In a report on the killing of 9 children by NATO forces in Afghanistan the BBC chooses not to provide details of the attack, highlights NATO’s apology for the deaths, seeks to deflect attention by highlighting killings carried out by the Taliban and refers to the children simply as ‘civilians’.
Not only does the BBC choose to describe the victims simply as ‘civilians’ in the headline, but the first paragraph also refers to ‘civilians’. It is only in the third paragraph that we learn what NATO are apologising for:
“Local officials say nine boys, aged 12 and under, were killed while gathering firewood, according to AP news agency.”
But even here, the deaths are claims assigned to unnamed officials, relayed by a news agency. There are no links to other reports offering further information on the attack. Few details of the circumstances, no names of those killed and no response from members of their community. It is the apology, not the deaths, that is the story.
The BBC euphemistically refers to the killing as an ‘incident’, and, it seems, given the remainder of the report, the deaths are simply incidental to the greater aims of the war:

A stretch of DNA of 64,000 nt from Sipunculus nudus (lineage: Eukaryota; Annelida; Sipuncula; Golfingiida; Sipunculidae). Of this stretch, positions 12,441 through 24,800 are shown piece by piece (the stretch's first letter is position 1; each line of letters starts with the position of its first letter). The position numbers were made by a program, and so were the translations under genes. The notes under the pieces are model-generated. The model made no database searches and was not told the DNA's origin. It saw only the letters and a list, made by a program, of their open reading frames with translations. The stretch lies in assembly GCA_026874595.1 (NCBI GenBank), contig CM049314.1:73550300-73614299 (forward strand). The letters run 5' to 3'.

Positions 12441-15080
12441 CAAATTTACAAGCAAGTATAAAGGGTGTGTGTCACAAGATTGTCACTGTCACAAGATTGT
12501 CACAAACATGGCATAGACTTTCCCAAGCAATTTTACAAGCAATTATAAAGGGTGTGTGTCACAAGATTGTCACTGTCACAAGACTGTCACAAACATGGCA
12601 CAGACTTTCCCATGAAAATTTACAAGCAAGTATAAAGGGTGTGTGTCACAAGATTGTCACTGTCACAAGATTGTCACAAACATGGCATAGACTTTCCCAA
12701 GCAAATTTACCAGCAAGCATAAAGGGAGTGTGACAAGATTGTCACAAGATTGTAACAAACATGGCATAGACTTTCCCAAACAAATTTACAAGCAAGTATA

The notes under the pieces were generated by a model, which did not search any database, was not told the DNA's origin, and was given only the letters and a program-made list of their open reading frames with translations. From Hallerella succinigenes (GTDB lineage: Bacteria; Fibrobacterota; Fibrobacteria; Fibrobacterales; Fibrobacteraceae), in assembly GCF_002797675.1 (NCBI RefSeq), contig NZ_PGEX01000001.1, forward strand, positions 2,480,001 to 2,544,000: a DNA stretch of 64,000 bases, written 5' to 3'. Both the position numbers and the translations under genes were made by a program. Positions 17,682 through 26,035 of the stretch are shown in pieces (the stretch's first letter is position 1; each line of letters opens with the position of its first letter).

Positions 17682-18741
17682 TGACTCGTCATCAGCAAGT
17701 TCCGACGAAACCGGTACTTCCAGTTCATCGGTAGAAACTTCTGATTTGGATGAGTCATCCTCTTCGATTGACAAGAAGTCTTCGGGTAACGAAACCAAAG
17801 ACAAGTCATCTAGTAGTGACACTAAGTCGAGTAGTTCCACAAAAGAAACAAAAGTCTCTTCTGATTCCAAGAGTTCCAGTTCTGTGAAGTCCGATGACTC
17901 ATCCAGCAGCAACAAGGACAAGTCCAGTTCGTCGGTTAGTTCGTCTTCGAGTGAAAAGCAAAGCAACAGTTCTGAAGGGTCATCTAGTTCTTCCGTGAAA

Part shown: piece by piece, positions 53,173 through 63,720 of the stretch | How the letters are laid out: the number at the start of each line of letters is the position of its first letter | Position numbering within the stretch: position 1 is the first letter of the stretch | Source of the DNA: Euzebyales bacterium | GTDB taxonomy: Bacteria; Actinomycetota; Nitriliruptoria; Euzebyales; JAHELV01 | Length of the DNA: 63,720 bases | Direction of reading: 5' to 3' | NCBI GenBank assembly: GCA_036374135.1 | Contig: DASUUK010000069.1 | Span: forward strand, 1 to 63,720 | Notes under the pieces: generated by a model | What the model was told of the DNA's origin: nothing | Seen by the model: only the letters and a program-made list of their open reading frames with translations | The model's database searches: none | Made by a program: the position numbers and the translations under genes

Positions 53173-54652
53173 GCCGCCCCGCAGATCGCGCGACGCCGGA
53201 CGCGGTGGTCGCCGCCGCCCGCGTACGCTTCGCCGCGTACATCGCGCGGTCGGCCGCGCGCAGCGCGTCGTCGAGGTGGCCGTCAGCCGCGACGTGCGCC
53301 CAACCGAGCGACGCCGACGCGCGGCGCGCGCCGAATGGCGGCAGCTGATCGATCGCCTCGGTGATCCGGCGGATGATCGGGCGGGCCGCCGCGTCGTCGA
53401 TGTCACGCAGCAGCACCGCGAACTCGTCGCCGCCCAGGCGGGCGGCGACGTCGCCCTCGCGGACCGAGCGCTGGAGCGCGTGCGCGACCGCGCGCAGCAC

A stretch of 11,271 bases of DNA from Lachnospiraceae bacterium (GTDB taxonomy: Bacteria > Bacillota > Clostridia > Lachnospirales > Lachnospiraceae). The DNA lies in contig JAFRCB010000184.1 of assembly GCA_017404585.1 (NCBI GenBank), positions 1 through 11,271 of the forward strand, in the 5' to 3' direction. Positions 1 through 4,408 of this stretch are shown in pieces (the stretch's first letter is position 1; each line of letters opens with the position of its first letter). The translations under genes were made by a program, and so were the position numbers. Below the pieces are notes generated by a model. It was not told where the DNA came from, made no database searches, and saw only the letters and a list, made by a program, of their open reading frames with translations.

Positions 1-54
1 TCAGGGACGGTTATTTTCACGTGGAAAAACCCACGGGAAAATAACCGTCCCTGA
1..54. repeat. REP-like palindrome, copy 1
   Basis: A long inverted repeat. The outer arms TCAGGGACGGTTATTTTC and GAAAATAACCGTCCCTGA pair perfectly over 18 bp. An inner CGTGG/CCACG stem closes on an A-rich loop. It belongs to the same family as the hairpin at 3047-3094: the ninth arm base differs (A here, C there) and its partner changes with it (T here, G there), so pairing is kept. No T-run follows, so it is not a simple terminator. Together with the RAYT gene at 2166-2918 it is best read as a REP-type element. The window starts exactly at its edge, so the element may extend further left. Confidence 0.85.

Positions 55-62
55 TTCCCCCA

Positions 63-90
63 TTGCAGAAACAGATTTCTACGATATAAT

“Gen Petraeus said he had ordered all helicopter crews to be re-briefed on the need to keep civilian casualties “to the absolute minimum”…”
It’s almost as if Petraeus is using the opportunity to apologise in advance for future killings in order to dispense with the rigmarole of formal apologies and the (very limited) bad press that comes with that.
Despite the fact this report deals with the killing of 9 children by NATO forces, the BBC’s rules of ‘impartiality’ requires it to note that NATO comes only second in terms of killing civilians in Afghanistan:
“Afghanistan Rights Monitor said the Taliban were responsible for about 60% of the 2,400 civilians killed, while US-led forces were accountable for 21%.”
A fact the BBC’s Jill McGivering felt the need to reiterate in a follow-up report:
“Washington is well aware of the strength of feeling and has worked hard to reduce casualties, she adds, though Nato says most civilian casualties last year were caused by Taliban insurgents, not the security forces.”
And again in this follow-up report ‘children’ are ‘civilians’.
On the other hand, there are many examples on the BBC News site where children’s deaths are deemed worthy of foregrounding, generally though, those deaths are caused by designated enemies:
Thanks to @colettebrowne for spotting this.